R.J. Hunter makes transition from coach's son to courted NBA prospect
The world’s oldest multi-purpose athletic building hides near the intersection of Boston’s Fenway, Back Bay and South End neighborhoods, tucked in between Huntington and Massachusetts Avenues. Currently home to Northeastern University’s hockey teams and men’s basketball squad, Matthews Arena originally opened as Boston Arena in 1910. It’s where, in 1924, the Boston Bruins played their first NHL contest. In 1946, the arena played host to the Boston Celtics’ first NBA game.
In 2013, an unproven freshman sharpshooter named R.J. Hunter led the visiting Georgia State Panthers into Matthews and handed Northeastern, previously 8-0 in Colonial Athletic Association conference play, their first loss.
Hunter struggled at the onset. An endless sea of black tarp covers the upper bowl of the cavernous hockey arena and can pour through the glass backboards, playing mind games with opposing shooters. The Indianapolis product shot just 1-for-4 with a turnover throughout the first 15 minutes of play. With the Panthers trailing by 11 shortly after the media timeout, R.J.’s father, Georgia State head coach Ron Hunter, beckoned for his youngest child to hustle over to the sidelines.
“I told him if he didn’t start hitting shots I was going to put his ass up for adoption,” Hunter joked after the game.
R.J. responded with a three-pointer with 3:43 remaining in the half. He drained another 30 seconds later. Then two free throws. And a jumper on the baseline. R.J. would hit three more triples in the second half, finishing with a game-high 27 points and adding five assists and four rebounds.
“He was getting after me and that pissed me off,” R.J. recently told SI.com. “He did that a lot my freshman year. I would try and come out and try to feel the game out. He wasn’t having that. He’d piss me off and I’d go out and score 10 straight. He knew that was the button to press.”
R.J.’s freshman season wasn’t the first time his father made him fume. When R.J. was 11, Ron took a night off from his head coaching post at IUPUI, which he held for 17 seasons before venturing south to Georgia State, to attend R.J.’s coach-pitch Little League Baseball game. Ron lobbed underhand moon balls to the other kids. He fired fastballs as hard as he could at R.J.
As the game progressed, the youngsters were allowed to take the mound. As R.J. stepped to the hill, Ron assumed position behind the plate. “I felt like I was throwing all strikes, I was giving them everything and he was calling all balls,” R.J. said. “I’m watching them go right down the middle and he’s like, ‘Nope. Ball!’ I started crying.”
They sat in agonizing silence in the car ride home. “I didn’t enjoy that feeling,” Ron said. R.J. never played organized baseball again. “You’re thinking you’re doing something out of love, but what you’re really doing is destroying your relationship.”
Ron flashed back to the night when R.J. called him to commit to Georgia State. Just days earlier, a fellow college coach had told Ron the traumatic story of coaching his son, how the tenuous relationship on the court spilled into the household and tore his family apart.
Hunter dialed R.J.’s godfather, Ray McCallum Sr., a close friend who coached his own son at Detroit Mercy. The two coaches first met when McCallum played at Ball State in the early 1980’s as Hunter attended Miami (Ohio). The relationship grew when McCallum returned to Ball State as head coach while Hunter was just over 60 miles down I-69 at IUPUI.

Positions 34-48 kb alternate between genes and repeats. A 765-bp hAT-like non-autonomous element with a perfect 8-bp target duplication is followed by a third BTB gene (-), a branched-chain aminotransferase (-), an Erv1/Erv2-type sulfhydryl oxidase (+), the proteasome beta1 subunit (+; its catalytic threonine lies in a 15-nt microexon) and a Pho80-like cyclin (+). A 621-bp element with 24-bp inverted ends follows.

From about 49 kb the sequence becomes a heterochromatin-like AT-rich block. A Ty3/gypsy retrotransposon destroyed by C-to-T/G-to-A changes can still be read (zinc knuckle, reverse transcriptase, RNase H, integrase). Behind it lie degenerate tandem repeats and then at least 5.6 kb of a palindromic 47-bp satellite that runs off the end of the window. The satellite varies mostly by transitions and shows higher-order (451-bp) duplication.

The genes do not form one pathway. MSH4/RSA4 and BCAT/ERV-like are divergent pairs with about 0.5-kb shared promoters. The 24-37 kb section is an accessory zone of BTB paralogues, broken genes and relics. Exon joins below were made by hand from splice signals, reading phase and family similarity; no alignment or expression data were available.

At the time, McCallum was preparing for his son, Ray Jr.’s, junior season at Detroit. How had the father-son duo managed to coexist, win the Horizon League title and earn an NCAA Tournament berth that previous season?
“You’ve got the family and the love,” McCallum told Hunter. “I just talked to him about how special it would be.” There were other calls, to Greg McDermott at Creighton among others.
Now preparing for the NBA Draft, it’s no coincidence R.J. jumps on the phone to call as many of the league’s players as he can to get advice. McCallum Jr. has been a close friend since they grew up together in Indiana. R.J. has dialed Indiana Pacers point guard George Hill, who was a star under Ron at IUPUI. Doug McDermott, who’s trying to overcome a rocky rookie season at the end of the Chicago Bulls’ bench, has worked out with Hunter and other Priority Sports rookie prospects in Chicago, providing nuggets of wisdom in between sessions.
For McCallum Jr., now with the Sacramento Kings, it feels like just yesterday he visited the Hunter household in Atlanta after a game against the Hawks on March 9, like R.J.’s rise up draft boards has come in the blink of an eye.
The height of R.J.'s rise came when his 35-foot bomb vanquished Baylor in the NCAA Tournament, a shot that erased GSU’s postseason woes—which started with being banned from the CAA Tournament during R.J’s freshman season due to an impending move to the Sun Belt and collapsing at the hands of Louisiana-Lafayette and Elfrid Payton in the Sun Belt title game a year ago.
“Part of me still wonders if we had played in [the CAA] Tournament, and had that experience…” Ron said, his voice trailing off as he remembers Georgia State squandering a nine-point lead over the Ragin’ Cajuns with 3:02 remaining.
The Hunters have come a long way from Ron yelling at R.J. to get off the floor during his first college practice and R.J. seriously consider transferring.
R.J. has shifted his focus towards following the footsteps of Payton, defying skeptics and making an instant NBA impact out of the Sun Belt. To follow suit, Hunter will have to prove last season’s shooting slump was a mirage and show he can develop into a playmaker as well.
“He went from my archrival to my best friend by doing that,” Hunter said. “You just have to keep your head down and focus on the bigger picture.”